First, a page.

The Department of Justice announced today that it has entered into a consent decree with Clark County, Nevada, that, if approved by the United States District Court for the District of Nevada, will resolve the department’s lawsuit filed under Title VII of the Civil Rights Act of 1964 regarding compensation discrimination and retaliation. In its lawsuit, the department alleged that the county paid Therese Scupi, its Director of Diversity, significantly less than white and male county employees whose duties were substantially similar to hers. The complaint also alleged that the county subjected Scupi to retaliation when she complained of disparities in her pay that she believed were based on her race and sex.
Under the terms of the consent decree, the county has agreed to pay Scupi approximately $179,000 in back pay, compensatory damages, and pension contributions. In accordance with the decree, Clark County has also agreed to maintain employment policies, practices and procedures that comply with federal discrimination laws and to conduct training designed to prevent against and correct both discrimination in compensation and retaliation.
This lawsuit resulted from a joint project with the Equal Employment Opportunity Commission (EEOC) designed to ensure vigorous enforcement of Title VII against state and local governmental employers by enhancing cooperation between the EEOC and the Civil Rights Division.
“Title VII protects employees who have the courage to challenge discriminatory pay compensation practices without fear of retaliation from their employers,” said Acting Assistant Attorney General Vanita Gupta for the Civil Rights Division. “We are pleased to have been able to work cooperatively with the Equal Employment Opportunity Commission to achieve a broad range of injunctive and monetary relief in this important case.”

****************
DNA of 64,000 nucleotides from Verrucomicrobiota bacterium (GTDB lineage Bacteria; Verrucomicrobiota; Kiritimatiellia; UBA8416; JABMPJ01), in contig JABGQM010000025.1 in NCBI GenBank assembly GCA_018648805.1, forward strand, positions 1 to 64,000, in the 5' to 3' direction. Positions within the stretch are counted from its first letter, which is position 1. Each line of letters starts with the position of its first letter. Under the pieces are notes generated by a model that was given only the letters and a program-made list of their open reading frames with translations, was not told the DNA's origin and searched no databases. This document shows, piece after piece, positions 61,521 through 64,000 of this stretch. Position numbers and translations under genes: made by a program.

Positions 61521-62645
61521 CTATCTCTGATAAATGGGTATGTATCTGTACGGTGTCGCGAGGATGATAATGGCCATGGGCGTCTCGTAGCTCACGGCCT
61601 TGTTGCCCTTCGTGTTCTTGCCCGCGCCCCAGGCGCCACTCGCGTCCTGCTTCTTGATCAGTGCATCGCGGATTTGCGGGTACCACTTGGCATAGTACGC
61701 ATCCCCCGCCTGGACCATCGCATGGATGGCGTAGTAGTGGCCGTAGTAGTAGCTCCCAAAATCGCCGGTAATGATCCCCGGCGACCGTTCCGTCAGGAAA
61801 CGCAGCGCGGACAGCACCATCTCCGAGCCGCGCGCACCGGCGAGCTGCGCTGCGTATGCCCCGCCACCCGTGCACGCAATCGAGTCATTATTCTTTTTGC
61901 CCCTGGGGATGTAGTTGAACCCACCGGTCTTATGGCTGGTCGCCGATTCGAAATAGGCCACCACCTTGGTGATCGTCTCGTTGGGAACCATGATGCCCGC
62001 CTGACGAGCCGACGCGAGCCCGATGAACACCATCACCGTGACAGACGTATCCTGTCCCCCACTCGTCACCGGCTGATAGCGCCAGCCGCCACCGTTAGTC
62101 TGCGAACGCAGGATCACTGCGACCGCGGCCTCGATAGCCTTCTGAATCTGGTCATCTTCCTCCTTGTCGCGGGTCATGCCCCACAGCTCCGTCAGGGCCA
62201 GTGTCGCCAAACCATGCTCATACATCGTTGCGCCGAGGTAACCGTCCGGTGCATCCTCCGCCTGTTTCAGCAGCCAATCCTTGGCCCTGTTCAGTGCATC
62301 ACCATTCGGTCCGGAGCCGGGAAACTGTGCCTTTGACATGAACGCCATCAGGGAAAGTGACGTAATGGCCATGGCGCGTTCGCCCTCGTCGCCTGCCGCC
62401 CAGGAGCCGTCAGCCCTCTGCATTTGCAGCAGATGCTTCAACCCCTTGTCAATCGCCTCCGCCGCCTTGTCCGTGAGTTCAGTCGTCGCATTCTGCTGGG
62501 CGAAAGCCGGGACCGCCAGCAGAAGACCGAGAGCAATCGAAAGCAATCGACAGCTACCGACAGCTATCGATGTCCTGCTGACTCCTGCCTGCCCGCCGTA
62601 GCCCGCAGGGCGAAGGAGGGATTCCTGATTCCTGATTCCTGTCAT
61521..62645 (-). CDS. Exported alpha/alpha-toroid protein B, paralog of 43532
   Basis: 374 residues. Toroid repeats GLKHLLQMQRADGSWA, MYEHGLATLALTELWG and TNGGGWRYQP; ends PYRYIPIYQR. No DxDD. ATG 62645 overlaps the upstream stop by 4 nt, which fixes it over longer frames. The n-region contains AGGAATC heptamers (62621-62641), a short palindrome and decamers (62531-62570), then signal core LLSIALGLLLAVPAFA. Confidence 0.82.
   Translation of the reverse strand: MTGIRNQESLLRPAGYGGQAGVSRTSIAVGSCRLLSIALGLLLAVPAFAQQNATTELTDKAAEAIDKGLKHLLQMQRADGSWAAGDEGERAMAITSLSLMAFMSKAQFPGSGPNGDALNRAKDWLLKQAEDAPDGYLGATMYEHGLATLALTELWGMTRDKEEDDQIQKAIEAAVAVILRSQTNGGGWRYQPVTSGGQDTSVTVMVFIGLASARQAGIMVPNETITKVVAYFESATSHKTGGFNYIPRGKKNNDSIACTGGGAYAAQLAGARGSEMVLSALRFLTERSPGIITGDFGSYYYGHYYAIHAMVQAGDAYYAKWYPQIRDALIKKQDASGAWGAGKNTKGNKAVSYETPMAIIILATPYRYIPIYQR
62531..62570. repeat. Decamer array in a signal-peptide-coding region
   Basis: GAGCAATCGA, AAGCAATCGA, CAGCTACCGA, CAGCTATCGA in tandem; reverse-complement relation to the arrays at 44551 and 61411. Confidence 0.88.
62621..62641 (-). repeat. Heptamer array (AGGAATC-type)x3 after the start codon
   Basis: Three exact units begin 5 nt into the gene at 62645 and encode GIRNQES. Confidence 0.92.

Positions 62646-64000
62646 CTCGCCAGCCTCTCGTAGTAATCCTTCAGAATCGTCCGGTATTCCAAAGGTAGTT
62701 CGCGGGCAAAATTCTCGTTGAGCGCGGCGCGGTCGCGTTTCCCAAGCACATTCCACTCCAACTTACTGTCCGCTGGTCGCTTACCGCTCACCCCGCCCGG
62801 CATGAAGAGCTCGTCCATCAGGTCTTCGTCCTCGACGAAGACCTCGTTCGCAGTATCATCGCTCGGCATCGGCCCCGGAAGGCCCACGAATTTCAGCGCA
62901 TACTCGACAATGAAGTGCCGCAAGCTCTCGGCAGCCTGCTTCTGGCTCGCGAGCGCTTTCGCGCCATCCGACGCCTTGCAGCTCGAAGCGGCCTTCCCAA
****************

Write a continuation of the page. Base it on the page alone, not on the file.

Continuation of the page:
“Pay inequity remains as a hurdle for working women,” said District Director Rosa Viramontes of the EEOC’s Los Angeles District, which includes southern Nevada in its jurisdiction. “We were pleased that our partnership with the Department of Justice on this case yielded positive results and will lead to a more equitable working environment going forward.”
Scupi originally filed a charge of race and sex discrimination and retaliation with the EEOC, a federal agency that enforces laws against discrimination in employment. The EEOC’s Las Vegas local office investigated the matter, determined that there was reasonable cause to believe that discrimination and retaliation had occurred and referred the matter to the department.
The United States was represented by Civil Rights Division attorneys Antoinette Barksdale and Robert Galbreath.
Title VII prohibits discrimination in employment on the basis of gender, race, color, national origin or religion, and prohibits retaliation against an employee who opposes an unlawful employment practice, or because the employee has made a charge or participated in an investigation, proceeding or hearing under the act. The enforcement of Title VII and other federal employment discrimination laws is a top priority of the Justice Department’s Civil Rights Division. Additional information about the Civil Rights Division and its work is available on its website at www.justice.gov/crt.
The EEOC enforces federal laws prohibiting employment discrimination. Further information about the EEOC is available on its website at www.eeoc.gov.